Snook et al. Journal for ImmunoTherapy of 19) 7:104RESEARCH ARTICLEOpen AccessSplit tolerance permits safe Ad5-GUCY2CPADRE vaccine-induced T-cell responses incolon cancer patientsAdam E. Snook1*† , Trevor R. Baybutt1, Bo Xiang1, Tara S. Abraham1, John C. Flickinger Jr1, Terry Hyslop2,Tingting Zhan1, Walter K. Kraft1, Takami Sato3 and Scott A. Waldman1†AbstractBackground: The colorectal cancer antigen GUCY2C exhibits unique split tolerance, evoking antigen-specific CD8 ,but not CD4 , T-cell responses that deliver anti-tumor immunity without autoimmunity in mice. Here, the cancervaccine Ad5-GUCY2C-PADRE was evaluated in a first-in-man phase I clinical study of patients with early-stagecolorectal cancer to assess its safety and immunological efficacy.Methods: Ten patients with surgically-resected stage I or stage II (pN0) colon cancer received a singleintramuscular injection of 1011 viral particles (vp) of Ad5-GUCY2C-PADRE. Safety assessment and immunomonitoringwere carried out for 6 months following immunization. This trial employed continual monitoring of both efficacyand toxicity of subjects as joint primary outcomes.Results: All patients receiving Ad5-GUCY2C-PADRE completed the study and none developed adverse eventsgreater than grade 1. Antibody responses to GUCY2C were detected in 10% of patients, while 40% exhibitedGUCY2C-specific T-cell responses. GUCY2C-specific responses were exclusively CD8 cytotoxic T cells, mimickingpre-clinical studies in mice in which GUCY2C-specific CD4 T cells are eliminated by self-tolerance, while CD8 Tcells escape tolerance and mediate antitumor immunity. Moreover, pre-existing neutralizing antibodies (NAbs) tothe Ad5 vector were associated with poor vaccine-induced responses, suggesting that Ad5 NAbs oppose GUCY2Cimmune responses to the vaccine in patients and supported by mouse studies.Conclusions: Split tolerance to GUCY2C in cancer patients can be exploited to safely generate antigen-specificcytotoxic CD8 , but not autoimmune CD4 , T cells by Ad5-GUCY2C-PADRE in the absence of pre-existing NAbs tothe viral vector.Trial registration: This trial (NCT01972737) was registered at on October 30th, 2013. words: Colorectal cancer, GUCY2C, Guanylyl cyclase C, VaccineIntroductionWhile checkpoint inhibitor and CAR-T cell therapieshave initiated a paradigm shift in the management ofsome cancers [1], there remains an unmet need forimproved treatment of colorectal cancer (CRC), the 4thleading cause of cancer and 2nd leading cause of cancer* Correspondence: [email protected]†A.E.S. and S.A.W. contributed equally to this work.1Department of Pharmacology and Experimental Therapeutics, ThomasJefferson University, 1020 Locust Street, JAH 368, Philadelphia, PA 19107, USAFull list of author information is available at the end of the articlemortality worldwide [2]. At the time of initial diagnosis,about two-thirds of CRC patients undergo surgical resection with curative intent, but 30–50% of these patients experience recurrence and die of their disease. Adjuvantchemotherapy only marginally improves survival in stageIII disease, and has no benefit in pN0 (stage I and II;lymph node negative) patients. Moreover, checkpointinhibitors such as nivolumab and pembrolizumab are effective only in microsatellite instable (MSI) CRC [3],reflecting their high density of mutation-associated neoantigens targeted by effector T cells [4, 5]. In contrast, The Author(s). 2019 Open Access This article is distributed under the terms of the Creative Commons Attribution 4.0International License (, which permits unrestricted use, distribution, andreproduction in any medium, provided you give appropriate credit to the original author(s) and the source, provide a link tothe Creative Commons license, and indicate if changes were made. The Creative Commons Public Domain Dedication o/1.0/) applies to the data made available in this article, unless otherwise stated.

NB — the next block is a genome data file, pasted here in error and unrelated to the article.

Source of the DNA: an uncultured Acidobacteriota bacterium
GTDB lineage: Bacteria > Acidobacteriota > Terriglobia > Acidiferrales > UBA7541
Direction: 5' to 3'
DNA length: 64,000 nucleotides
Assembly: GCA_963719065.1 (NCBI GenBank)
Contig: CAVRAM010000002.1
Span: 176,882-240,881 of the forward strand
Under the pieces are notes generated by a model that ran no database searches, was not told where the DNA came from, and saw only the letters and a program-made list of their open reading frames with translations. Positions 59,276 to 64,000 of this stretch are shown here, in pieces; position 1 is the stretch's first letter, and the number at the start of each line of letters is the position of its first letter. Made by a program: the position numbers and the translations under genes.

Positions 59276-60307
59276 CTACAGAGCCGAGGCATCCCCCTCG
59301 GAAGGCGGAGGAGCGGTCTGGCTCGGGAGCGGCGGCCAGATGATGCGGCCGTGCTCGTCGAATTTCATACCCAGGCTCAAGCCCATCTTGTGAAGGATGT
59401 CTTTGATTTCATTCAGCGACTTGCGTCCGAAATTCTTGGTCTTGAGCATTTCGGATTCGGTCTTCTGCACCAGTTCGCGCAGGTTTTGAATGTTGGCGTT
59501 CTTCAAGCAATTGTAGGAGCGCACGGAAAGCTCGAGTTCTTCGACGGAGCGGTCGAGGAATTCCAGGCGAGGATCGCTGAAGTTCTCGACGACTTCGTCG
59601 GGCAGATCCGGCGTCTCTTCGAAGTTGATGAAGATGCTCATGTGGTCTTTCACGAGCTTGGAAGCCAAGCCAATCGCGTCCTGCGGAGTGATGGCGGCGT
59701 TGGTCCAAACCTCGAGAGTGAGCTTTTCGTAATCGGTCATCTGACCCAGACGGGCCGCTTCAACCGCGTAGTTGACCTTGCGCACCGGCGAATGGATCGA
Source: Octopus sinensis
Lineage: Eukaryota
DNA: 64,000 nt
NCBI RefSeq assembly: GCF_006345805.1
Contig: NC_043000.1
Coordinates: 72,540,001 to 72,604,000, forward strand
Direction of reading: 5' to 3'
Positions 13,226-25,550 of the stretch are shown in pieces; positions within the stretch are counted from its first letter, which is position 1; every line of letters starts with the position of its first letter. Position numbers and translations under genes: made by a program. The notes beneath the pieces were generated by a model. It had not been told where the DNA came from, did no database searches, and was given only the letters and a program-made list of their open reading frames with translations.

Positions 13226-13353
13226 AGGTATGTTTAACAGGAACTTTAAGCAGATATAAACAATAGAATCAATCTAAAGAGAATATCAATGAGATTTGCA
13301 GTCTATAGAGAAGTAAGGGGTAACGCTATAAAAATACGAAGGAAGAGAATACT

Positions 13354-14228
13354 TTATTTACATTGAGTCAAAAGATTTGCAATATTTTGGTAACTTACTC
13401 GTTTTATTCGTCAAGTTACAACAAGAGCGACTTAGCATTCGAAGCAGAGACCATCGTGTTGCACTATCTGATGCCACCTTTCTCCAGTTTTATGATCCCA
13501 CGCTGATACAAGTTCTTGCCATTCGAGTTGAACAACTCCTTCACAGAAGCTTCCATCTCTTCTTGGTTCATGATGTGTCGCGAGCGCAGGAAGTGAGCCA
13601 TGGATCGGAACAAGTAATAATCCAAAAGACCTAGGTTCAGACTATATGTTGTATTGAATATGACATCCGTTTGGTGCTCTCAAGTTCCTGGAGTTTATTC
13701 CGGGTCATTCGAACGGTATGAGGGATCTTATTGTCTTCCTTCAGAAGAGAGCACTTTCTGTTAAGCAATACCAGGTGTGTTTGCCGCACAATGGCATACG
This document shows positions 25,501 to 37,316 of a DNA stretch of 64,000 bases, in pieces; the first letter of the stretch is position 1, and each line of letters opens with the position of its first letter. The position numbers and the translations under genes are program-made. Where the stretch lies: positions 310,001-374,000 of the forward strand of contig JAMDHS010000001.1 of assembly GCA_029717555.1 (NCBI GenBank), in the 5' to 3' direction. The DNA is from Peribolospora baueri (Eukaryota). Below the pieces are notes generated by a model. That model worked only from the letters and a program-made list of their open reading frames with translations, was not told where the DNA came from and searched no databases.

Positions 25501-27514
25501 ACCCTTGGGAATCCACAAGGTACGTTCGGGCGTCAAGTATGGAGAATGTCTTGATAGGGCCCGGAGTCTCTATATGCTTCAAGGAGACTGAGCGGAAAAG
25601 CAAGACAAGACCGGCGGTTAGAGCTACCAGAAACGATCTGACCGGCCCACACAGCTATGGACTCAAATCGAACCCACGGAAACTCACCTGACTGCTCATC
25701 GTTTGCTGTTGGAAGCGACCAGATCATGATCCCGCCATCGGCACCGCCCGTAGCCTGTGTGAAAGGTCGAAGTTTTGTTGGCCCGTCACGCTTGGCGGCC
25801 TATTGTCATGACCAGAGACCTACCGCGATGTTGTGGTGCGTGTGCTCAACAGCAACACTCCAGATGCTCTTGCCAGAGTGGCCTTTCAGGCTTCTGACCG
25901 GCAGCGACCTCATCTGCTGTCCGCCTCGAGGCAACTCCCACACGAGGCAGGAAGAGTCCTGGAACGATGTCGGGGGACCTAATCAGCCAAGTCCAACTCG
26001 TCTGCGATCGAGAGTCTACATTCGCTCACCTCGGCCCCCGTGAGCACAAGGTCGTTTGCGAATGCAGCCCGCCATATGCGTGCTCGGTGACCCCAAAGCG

Snook et al. Journal for ImmunoTherapy of Cancer(2019) 7:104checkpoint inhibitors are ineffective against microsatellitestable (MSS) CRC which accounts for 85% of cases. Theseconsiderations underscore the clinical opportunity fornovel therapeutics, particularly immunotherapies, to prevent disease recurrence and improve survival in patientswith stage I-III colorectal cancer. In that context, immunotherapeutic paradigms in cancer may be most effectivein the prevention of recurrent metastases in patients withminimal residual disease [6]. Thus, emerging tumor vaccine paradigms that promote durable antitumor efficacywithout autoimmunity, represent a unique opportunity toimprove colorectal cancer outcomes.Guanylyl cyclase C (GUCY2C), a membrane-spanningreceptor synthesizing the second messenger cyclic GMP(cGMP), is selectively expressed by intestinal epithelialcells and a subset of neurons [7–10] and near-universallyoverexpressed in colorectal cancer. Indeed, GUCY2C hasbeen detected in 1000 CRC specimens, but not inextra-gastrointestinal parenchymal tissues or tumors [7,11, 12]. Moreover, within intestinal epithelial cells,GUCY2C is localized in apical brush border membranes,placing it outside the mucosal barrier [13]. The anatomicaland functional compartmentalization of GUCY2C hasbeen confirmed by RT-qPCR [13, 14], radioligand imagingand biodistribution [13], and immunotoxin [15], vaccine[16–20], and CAR-T cell [21, 22] treatment. Together, intestinal compartmentalization and near-universal expression by primary and recurrent colorectal cancer [14, 23,24], establish GUCY2C as an attractive target for immunotherapeutic prevention of colorectal cancer recurrence.Adenovirus (Ad5)-delivered GUCY2C-based vaccinesinduce antigen-specific CD8 T-cell and antibody responses in syngeneic mice [16–20, 25–27]. Mediated byCD8 T-cells rather than antibodies, these immuneresponses target colorectal cancer metastases in lungand liver in mouse models of prophylaxis and therapy[16, 18–20, 26, 27]. Immunization with GUCY2C-basedvaccines produces memory CD8 T-cell responses thatprovide durable protection against metastases in mice,modeling vaccination in CRC patients with minimumresidual disease [16–18]. Importantly, GUCY2C vaccination provides therapeutic efficacy in the absence ofautoimmunity [16–20].Beyond the safety and efficacy of GUCY2C vaccination,preclinical studies in mice demonstrated that self-tolerance,which limits the production of immune responses to selfproteins and subsequent autoimmunity, reduced vaccineinduced CD8 T-cell responses to GUCY2C, and eliminated GUCY2C-specific antibody and CD4 T-cell responses [18–20]. However, self-tolerance in mice didnot directly impact GUCY2C-specific CD8 T cells andantibody-producing B cells [18]. Rather, self-toleranceeliminated GUCY2C-specific CD4 T cells, which servean essential “helper” role in the production of CD8 Page 2 of 12T-cell and B-cell responses [18]. Thus, self-tolerance isuniquely “split” - eliminating GUCY2C-specific CD4 Tcells, while preserving functional pools of CD8 T and Bcells which can be activated with GUCY2C-independentCD4 T-cell help [18]. Indeed, inclusion of CD4 T-cellepitopes from influenza hemagglutinin (S1) or the synthetic CD4 T-cell epitope PADRE fully activatedGUCY2C-specific CD8 T and B cells, improving vaccineantitumor efficacy 750%, without autoimmunity [17, 18].Here, we translate observations of split tolerance toGUCY2C from animal models to humans in a phase Iclinical trial establishing selective CD4 T-cell tolerance asa key mechanism influencing cancer vaccine responses inhumans, and which may be leveraged to elicit antitumorimmunity without autoimmune toxicity.Materials and methodsStudy design and treatmentThis was a phase I study ( identifierNCT01972737) of stage I or II (pN0) colon cancerwithin 3 years of surgery and no clinical or laboratoryevidence of local or systemic recurrence. The studyprotocol and all amendments were approved by theThomas Jefferson University Institutional Review Board(IRB) and Institutional Biosafety Committee (IBC). Thestudy was conducted in accordance with the protocol,Good Clinical Practice guidelines, the ethical principlesoutlined in the Declaration of Helsinki, and the NIHGuidelines for Research Involving Recombinant or Synthetic Nucleic Acid Molecules. All patients providedwritten informed consent to participate.Ad5 vectors have well-established potency to induceantigen-specific immune responses in animal modelsand humans, as well as a long and impressive safety record. PADRE is a CD4 T-cell epitope that is active inthe context of most human HLA molecules [28] and isrequired to optimally induce GUCY2C-specific immuneresponses and efficacy in animal models [17, 18].Codon-optimized cDNA encoding human GUCY2Cresidues 1–429 with a C-terminal PADRE epitope(Fig. 1a) was cloned into the E1 region of pAd/CMV/V5 (Life Technologies, Carlsbad, CA) containing E1and E3-deleted human serotype 5 adenovirus (Ad5; Fig.1b). Ad5-GUCY2C-PADRE vector used for these studies was produced under GMP conditions at the BaylorCollege of Medicine in the Cell and Gene Therapy Vector Development Laboratory.In vitro GUCY2C-expression experiments (dose-response and time-course) were carried out in A549(ATCC, Manassas, VA) cells. Virus was added to the cultures at the indicated doses and culture supernatantswere collected at the indicated time points. RelativeGUCY2C levels were quantified in supernatants by western blot using MS7 mouse anti-GUCY2C monoclonal